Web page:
The cognitive-emotional processing of negative life events predicts their subsequent psychological impact. Individual differences in the ability to construct coherent autobiographical memories, which can be considered a way of cognitive-emotional processing, are thought to moderate the association between negative life experiences and their psychological impact. As personal narratives are a central focus of cognitive-behavioral interventions, understanding such associations could prove clinically valuable. To test this hypothesis, a prospective study was conducted in which the impact of an academic failure was investigated in function of students’ memory coherence before the failure occurred. Results showed an indirect effect between memory coherence at baseline and the psychological impact immediately following the academic failure through rumination and meaning making, with students high in memory coherence at baseline reporting less distress compared to students low in memory coherence. However, this effect of memory coherence did not persist to the three-month follow-up. So, memory coherence may function as a buffer against the impact of negative life experiences through rumination and meaning making. Implications for the conceptualization of memory coherence and its potential value for cognitive-behavioral therapy are discussed.Le texte complet de cet article est disponible en PDF.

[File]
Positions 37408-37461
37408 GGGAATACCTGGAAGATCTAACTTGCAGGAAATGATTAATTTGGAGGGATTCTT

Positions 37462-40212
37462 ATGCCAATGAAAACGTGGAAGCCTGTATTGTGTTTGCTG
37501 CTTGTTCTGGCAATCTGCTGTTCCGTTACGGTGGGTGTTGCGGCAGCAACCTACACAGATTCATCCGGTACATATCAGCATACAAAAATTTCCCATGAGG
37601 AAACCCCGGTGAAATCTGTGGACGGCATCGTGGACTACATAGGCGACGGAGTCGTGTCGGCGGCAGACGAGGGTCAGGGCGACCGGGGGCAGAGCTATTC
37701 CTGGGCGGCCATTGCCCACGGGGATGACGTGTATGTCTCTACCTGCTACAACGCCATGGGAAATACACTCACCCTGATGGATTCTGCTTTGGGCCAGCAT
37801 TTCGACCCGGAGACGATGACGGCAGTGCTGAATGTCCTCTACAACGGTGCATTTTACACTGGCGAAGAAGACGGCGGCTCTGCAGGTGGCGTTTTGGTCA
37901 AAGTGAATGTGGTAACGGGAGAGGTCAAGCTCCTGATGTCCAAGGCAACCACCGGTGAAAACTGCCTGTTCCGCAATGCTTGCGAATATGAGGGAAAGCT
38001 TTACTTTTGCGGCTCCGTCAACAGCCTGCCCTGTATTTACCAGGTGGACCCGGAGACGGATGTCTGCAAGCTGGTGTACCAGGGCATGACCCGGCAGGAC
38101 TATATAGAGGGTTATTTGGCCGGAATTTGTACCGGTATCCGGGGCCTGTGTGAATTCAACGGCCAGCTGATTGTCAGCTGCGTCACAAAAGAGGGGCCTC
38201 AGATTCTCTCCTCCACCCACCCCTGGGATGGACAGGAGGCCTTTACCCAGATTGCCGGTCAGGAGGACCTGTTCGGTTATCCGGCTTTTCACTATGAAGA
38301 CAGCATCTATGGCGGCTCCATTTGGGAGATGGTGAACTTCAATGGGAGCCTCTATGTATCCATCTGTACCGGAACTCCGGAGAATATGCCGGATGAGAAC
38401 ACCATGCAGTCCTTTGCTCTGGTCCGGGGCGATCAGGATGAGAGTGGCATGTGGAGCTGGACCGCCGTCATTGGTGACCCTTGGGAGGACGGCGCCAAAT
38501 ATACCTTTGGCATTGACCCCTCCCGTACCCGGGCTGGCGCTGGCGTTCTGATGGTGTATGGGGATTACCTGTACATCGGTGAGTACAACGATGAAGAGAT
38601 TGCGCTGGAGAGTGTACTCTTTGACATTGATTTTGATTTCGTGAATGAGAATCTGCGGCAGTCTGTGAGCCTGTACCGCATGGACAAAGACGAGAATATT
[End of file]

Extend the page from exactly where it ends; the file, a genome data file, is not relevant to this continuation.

Keywords : Autobiographical memory, Memory coherence, Negative life experiences, Rumination, Meaning making